Sunday, 25 July 2010

Dickinsonia and Spinther: A Frustrating Comparison

The Ediacaran genus Dickinsonia is an iconic form which still eludes identification. In its time it has been identified as a Vendobiont, a placozoan, a cnidarian polyp, a coral, a sea anemone,  a polychaete worm, a turbellarian, a mushroom, a xenophyophoran protist, a lichen and even a close relative of chordates.

When viewed as a polychaete worm, an interpretation which is now seen as lacking support (merely being an attempt to shoehorn), it was compared to the genus Spinther. Clarkson, in Invertebrate Palaeontology and Evolution (4th ed.) writes:

A close resemblance to the modern segmented worm Spinther, which lives on and eats sponges, has been noted, so Dickinsonia  has been considered to be an annelid. It differs from Spinther  only in that the distal claws (parapodia) situated on the ends of the segments and used for crawling are lacking.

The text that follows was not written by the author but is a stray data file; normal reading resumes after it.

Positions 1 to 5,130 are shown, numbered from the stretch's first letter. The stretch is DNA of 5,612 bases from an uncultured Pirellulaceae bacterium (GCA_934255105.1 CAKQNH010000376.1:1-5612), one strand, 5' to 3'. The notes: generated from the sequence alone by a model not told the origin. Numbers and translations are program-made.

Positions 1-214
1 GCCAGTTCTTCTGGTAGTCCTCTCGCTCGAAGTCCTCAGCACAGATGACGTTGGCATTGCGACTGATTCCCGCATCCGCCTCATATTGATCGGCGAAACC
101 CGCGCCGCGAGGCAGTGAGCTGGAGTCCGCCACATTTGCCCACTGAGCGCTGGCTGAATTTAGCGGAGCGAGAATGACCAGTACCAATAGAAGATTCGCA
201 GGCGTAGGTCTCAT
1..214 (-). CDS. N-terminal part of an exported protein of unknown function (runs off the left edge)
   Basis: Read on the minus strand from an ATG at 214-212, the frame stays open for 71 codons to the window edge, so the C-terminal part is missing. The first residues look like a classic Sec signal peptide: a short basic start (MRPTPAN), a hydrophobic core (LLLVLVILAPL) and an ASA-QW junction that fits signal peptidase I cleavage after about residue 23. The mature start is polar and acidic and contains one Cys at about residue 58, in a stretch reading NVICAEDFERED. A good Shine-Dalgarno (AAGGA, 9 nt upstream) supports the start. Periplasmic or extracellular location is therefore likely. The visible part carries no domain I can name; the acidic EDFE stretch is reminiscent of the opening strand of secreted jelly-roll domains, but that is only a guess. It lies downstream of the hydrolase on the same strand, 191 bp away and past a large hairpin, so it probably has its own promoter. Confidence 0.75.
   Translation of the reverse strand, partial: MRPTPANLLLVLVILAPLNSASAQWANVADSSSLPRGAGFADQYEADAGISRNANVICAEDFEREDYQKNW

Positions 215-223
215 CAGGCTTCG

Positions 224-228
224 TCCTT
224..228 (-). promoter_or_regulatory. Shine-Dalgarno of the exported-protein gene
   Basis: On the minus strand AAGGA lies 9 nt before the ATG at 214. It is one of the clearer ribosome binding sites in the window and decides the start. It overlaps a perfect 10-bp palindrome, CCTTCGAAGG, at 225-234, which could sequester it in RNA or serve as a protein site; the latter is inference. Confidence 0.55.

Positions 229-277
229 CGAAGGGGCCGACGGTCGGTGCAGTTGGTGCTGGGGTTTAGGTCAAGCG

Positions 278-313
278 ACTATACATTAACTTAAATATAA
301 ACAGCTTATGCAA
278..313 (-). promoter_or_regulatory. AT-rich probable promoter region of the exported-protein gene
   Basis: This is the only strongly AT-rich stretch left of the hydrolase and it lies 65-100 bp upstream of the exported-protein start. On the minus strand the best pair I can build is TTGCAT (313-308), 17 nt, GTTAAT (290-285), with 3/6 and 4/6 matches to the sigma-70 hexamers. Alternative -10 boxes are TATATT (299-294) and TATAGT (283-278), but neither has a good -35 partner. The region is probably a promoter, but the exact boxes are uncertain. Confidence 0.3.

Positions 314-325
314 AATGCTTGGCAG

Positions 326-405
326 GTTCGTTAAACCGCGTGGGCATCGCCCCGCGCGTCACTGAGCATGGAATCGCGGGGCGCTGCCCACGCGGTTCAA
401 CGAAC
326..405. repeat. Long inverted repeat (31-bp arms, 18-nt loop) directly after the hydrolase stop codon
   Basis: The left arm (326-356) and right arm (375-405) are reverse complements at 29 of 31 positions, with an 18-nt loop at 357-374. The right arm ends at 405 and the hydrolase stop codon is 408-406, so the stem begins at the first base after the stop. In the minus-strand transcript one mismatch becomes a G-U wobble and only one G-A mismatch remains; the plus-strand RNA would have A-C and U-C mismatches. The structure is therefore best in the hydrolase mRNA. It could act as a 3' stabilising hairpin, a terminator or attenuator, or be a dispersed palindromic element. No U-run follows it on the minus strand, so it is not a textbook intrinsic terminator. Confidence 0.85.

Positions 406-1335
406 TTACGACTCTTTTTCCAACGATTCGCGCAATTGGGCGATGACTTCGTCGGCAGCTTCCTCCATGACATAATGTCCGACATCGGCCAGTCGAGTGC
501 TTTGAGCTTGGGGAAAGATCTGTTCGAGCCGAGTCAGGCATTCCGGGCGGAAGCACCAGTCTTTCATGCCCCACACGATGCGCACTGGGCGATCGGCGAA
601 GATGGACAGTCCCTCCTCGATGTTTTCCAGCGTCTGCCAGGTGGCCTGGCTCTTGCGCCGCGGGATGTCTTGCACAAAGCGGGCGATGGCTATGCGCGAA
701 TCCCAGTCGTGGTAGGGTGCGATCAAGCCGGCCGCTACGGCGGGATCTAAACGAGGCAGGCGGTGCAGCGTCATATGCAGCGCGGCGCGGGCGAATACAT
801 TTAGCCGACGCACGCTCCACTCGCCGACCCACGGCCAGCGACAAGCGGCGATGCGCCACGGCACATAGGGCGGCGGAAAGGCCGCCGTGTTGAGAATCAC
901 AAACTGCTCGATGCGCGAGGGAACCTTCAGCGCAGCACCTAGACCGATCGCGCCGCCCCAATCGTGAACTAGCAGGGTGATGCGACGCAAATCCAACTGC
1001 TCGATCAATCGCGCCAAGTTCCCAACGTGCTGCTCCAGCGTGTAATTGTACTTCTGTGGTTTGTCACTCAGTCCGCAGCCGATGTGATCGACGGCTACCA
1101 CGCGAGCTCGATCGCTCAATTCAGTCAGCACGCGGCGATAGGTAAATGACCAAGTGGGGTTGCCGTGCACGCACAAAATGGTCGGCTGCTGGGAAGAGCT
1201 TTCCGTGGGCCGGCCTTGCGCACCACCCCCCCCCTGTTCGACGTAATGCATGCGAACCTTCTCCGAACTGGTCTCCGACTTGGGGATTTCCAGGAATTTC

My frustration came when I tried to search for an image of Spinther purely out of curiosity. Below is the only image I could find:

I can see why it is compared to Spinther, but the resemblance is superficial even without a proper image. Below is a good quality image of Dickinsonia for comparison:
I would love to some day go through all the different interpretations of Dickinsonia, especially as there are so many, but when it was so difficult to find an image of Spinther  I am not sure it will be worthwhile. For the record, I go with Vendobiont. 

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